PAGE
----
Emigre to U.S. documents extraordinary Russian lives
By Daniel Bases
NEW YORK (Reuters) - Soviet Russia's missiles and soldiers snaking through Red Square made for chilling images of a repressed society during the Cold War, but one Russian-American filmmaker is casting a new light on the period to show there was cultural life beneath the communist ice.
Semyon Pinkhasov, an emigre to the United States at the height of the Cold War has made documentary films about prominent Soviet-era artisans and sport figures, who not only survived but thrived during communism's repressive rule.
(Watch the video interview with Pinkhasov: r.reuters.com/vyb34m)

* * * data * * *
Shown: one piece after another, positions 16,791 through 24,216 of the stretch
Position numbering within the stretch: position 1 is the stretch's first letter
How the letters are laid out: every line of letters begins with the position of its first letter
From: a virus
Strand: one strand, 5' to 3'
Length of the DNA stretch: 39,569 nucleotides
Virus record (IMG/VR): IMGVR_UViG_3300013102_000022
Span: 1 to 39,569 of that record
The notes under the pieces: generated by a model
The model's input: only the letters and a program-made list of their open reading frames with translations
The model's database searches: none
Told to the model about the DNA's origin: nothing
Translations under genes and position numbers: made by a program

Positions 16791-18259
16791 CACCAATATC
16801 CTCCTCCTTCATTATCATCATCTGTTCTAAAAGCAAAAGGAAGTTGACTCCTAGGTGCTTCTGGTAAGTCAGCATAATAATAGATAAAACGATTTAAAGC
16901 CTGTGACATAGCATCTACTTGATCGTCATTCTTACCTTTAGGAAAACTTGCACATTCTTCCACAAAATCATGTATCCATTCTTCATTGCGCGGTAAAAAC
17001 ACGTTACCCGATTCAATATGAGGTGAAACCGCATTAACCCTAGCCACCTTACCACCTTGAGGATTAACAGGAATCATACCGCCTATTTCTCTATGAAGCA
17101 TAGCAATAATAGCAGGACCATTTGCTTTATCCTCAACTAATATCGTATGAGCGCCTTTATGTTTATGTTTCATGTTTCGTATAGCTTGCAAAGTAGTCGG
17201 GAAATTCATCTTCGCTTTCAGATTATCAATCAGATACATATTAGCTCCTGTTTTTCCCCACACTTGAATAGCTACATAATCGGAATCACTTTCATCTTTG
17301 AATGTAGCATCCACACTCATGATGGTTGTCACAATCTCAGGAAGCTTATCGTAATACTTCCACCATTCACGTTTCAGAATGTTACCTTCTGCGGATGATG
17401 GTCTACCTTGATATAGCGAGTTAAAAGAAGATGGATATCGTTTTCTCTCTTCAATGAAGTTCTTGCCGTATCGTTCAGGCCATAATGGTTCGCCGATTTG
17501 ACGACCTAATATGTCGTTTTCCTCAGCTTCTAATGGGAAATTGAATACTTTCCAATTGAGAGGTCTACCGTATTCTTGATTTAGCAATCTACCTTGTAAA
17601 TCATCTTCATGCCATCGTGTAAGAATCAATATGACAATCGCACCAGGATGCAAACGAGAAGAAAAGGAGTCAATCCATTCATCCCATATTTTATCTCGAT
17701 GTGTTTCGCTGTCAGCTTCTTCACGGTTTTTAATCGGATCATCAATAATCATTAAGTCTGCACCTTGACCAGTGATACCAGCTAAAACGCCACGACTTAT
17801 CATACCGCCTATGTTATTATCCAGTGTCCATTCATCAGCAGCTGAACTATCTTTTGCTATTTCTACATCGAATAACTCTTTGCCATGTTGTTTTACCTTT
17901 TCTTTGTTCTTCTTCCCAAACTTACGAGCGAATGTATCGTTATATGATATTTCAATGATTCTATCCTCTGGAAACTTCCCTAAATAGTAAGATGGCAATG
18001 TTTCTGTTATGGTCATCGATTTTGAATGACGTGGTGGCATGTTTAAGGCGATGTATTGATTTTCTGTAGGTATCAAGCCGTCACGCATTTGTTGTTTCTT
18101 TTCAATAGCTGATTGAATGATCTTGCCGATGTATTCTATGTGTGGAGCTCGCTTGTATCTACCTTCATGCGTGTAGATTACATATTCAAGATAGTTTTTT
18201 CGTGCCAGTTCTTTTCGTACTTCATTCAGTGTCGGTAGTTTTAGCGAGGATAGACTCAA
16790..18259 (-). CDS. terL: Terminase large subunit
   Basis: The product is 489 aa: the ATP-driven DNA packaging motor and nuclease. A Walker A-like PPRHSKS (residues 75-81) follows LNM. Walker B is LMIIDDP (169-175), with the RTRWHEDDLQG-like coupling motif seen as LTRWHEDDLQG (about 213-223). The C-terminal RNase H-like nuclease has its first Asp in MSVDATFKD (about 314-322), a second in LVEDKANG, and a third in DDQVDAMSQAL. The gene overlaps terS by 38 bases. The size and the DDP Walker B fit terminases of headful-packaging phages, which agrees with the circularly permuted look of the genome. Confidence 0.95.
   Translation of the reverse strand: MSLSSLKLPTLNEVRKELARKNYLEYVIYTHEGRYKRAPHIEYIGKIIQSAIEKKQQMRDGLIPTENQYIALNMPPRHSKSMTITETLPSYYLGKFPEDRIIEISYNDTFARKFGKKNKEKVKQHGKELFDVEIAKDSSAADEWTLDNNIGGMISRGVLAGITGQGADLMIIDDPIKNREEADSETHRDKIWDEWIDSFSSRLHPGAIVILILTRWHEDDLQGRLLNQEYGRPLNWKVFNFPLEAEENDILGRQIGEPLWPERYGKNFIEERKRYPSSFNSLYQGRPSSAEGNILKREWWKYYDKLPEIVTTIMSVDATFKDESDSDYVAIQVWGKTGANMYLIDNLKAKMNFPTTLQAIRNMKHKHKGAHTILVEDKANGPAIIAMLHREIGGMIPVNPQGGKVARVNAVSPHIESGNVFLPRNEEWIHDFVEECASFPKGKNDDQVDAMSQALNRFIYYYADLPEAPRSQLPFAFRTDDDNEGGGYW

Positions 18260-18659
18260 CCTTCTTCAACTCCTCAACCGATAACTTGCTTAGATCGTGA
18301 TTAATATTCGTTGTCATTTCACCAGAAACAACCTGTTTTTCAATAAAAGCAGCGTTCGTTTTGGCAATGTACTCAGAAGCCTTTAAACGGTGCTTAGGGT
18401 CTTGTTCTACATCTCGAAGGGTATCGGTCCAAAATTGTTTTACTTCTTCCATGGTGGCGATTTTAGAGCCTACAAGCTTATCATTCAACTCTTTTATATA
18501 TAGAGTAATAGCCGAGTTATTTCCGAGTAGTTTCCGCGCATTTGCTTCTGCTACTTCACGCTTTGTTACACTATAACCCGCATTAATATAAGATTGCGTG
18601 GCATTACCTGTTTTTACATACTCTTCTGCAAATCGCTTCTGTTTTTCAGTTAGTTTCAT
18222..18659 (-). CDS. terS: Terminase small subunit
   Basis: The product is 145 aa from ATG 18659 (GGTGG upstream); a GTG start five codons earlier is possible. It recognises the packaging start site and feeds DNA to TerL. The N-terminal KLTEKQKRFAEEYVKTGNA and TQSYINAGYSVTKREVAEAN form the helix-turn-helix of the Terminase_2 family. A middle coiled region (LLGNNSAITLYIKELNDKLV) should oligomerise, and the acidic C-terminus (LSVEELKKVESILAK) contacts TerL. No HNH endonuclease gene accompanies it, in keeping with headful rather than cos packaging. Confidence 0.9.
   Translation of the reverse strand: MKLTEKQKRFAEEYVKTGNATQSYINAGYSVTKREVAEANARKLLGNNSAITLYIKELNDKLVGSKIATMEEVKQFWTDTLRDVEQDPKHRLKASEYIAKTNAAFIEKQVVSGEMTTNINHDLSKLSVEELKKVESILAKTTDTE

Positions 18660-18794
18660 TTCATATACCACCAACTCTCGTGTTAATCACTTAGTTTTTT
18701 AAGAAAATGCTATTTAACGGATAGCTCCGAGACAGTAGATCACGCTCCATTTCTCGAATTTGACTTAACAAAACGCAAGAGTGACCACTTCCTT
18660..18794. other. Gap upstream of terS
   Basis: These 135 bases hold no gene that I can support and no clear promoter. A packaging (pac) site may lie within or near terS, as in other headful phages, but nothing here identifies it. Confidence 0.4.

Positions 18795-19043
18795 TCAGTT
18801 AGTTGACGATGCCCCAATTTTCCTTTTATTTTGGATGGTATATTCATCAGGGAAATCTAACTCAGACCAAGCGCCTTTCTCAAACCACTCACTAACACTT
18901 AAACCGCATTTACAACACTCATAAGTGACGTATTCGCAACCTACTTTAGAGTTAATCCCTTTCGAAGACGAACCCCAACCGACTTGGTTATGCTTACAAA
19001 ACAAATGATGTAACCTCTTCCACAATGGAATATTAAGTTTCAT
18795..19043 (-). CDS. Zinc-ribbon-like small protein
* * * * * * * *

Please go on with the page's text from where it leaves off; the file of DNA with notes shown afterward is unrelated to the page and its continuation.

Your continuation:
"When the temperatures sink and snow is on the ground there is still life under the ice. It is the same for society under a dictatorship," said Pinkhasov.
Self-taught and self-financed, his films have been shown worldwide at festivals, and on Russian and English-language television channels.
One film about German fencing legend Helene Meyer, whose half-Jewish heritage provided Adolf Hitler with political cover to stage the 1936 Olympics, won for best screenplay at the 2009 International Festival of Sports Films in Moscow.
All of the films expose the tragicomic truths about cultural life under the grey facade of communism and fascism.
After having his medical school hopes crushed by Soviet prejudice, he reinvented himself as a physiotherapist, supported a family, trained champion fencers and marched with the U.S. Olympic team as a coach in 1984. Continued...